Brian's Blog

…one man's contribution to the Weeeeerly Wild World

National Unplugging Day

Well, I had it down in my diary that it was to be National Unplugging Day tomorrow (Tuesday)… so I was going to throw something about it here… except, it turns out it was held yesterday (maybe they make it a Sunday thing?) This is the downside to living life without TV or News.

Oh well, it’s just like Earth Day which I also missed this year. I was actually out for most of the day yesterday, so wasn’t really plugged in, but I wasn’t intentionally unplugged, so I don’t feel like I participated. Maybe I do my bit tomorrow. Who else missed it, and are you up for a day of unplugging?!

National Unplugging Day, the UK’s largest Digital Detox Movement, is when you pledge to go gadget free and spend the day from sun-up to sun-down without any technology. – [link]

I’m now thinking back to my two and a half weeks away camping and cycling; I consumed everything in my fridge before I left and then safely unplugged everything (saving myself some money on electricity – yay!) The electrical items I took with me were a mobile phone, digital camera, and bike lights; but I made all but two brief phone calls (one to my mum to tell her I was just about to enter Scotland, and another one to the library to renew a book) I economised with their usage so I wouldn’t need to charge them en-route, and I had just one occasion when I found a café with computer terminals and a free ten-minute allowance for me to check my e-mails. I was effectively off the grid.

It was nice to just ride each day and it felt like I had more energy for doing that because my brain could safely switch off from all the other stuff that run through it on a normal day, or rather, in order to get the most out of my energy I couldn’t afford to waste it thinking about nonsense.

I really needed those couple of weeks away.

I think I lead a pretty relaxed life but it’s interesting how different people find stress in different situations, and I seemed to be finding stress in things and work where I didn’t before; and I felt a strong need to be unplugged. I’d not had more than a weekend away for a good few years, partly because I like where I live and partly because my life seems pretty chilled out (or rather I have the freedom for it to be relaxed).

The internet and the multitude of services that fill our lives keep us constantly distracted, some more so than others, and while I do my best to switch off, I realise I have a constant compulsion to log in. The bane in my life is Second Life, but it could well be something else, as it has been in the past. Other people have their thing, whether it be Facebook or Twitter, for example.

Some people are more prone/susceptible to these addictions than others, but maybe we all need a vice in one form or another, or rather it’s perhaps too tough to live without at least one.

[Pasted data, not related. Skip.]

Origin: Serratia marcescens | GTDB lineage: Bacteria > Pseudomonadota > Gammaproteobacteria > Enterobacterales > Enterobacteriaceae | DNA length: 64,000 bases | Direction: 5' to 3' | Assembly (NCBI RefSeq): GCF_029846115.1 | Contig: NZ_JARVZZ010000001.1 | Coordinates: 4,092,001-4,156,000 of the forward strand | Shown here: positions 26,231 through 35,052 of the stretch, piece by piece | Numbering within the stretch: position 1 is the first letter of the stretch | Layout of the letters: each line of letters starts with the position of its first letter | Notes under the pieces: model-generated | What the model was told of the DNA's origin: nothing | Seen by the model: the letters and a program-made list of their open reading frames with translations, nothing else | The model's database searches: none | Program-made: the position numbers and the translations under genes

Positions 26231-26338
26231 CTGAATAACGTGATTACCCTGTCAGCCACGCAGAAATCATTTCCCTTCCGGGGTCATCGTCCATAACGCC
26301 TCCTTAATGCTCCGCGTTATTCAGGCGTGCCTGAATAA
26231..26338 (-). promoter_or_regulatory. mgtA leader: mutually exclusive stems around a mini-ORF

I was concerned that less than twenty days away wouldn’t be enough, and I was right. The Bible and other religious texts and mythological tales talk of “forty days and forty nights”, and I think there is some truth in that. As one website says:

40 appears so often in contexts dealing with judgment or testing, many scholars understand it to be the number of “probation” or “trial.” [link]

The month of October is labelled as Stoptober and smokers are encouraged to use the month to help them quit their addiction.

I felt somewhat changed from my ordeal of cycling and camping each day – I returned with renewed energy (and a large appetite for food!) My trip had been physically tough from day one when I set off in the rain, and each day I suffered an ache or pain in one from or another, from sore toes or hand, to sunburn and chest pain, but these things seemed to be part of what I needed. But true to form, once I was back home my old ways gradually returned.

It seems strange to me that some of us have these battles going on where part of us will just live and rather not consider about what things in our lives are bad habits, while another part of our being will observe, rationalise and criticise everything and seek to do better. “One cup of coffee is more than enough…” “You saw family/clients today and had a nice casual chat, you don’t need to log into the internet to seek more…” That’s how my mind works anyway. It’s like I have a fear of being unable to function without a To Do List to keep me on track. I observe some people who don’t seem to have this state of mind and either seem to manage just fine or instead get drawn into what I consider to be bad stuff without any consideration of, or point of reference for, making themselves “better”.

I guess such people can’t see the appeal of something like National Unplugging Day and how it could lead them onto a path of a more fulfilling life; a life where you feel fulfilled without having to look at a screen or gadget… that’s what I seek anyway, I think.

Therefore, Unplugging Day is supposed to be about switching off from our modern-day distractions. Some will wonder what they can do instead, the thing is, you just live – there’s still plenty to do, or you can do nothing. You can spend time with family and friends in person, or you can spend your time alone; it’s only for one day even if at the end of it you don’t feel changed enough for its effect to ripple through the rest of your life.

Of course, you may have taken part yesterday.

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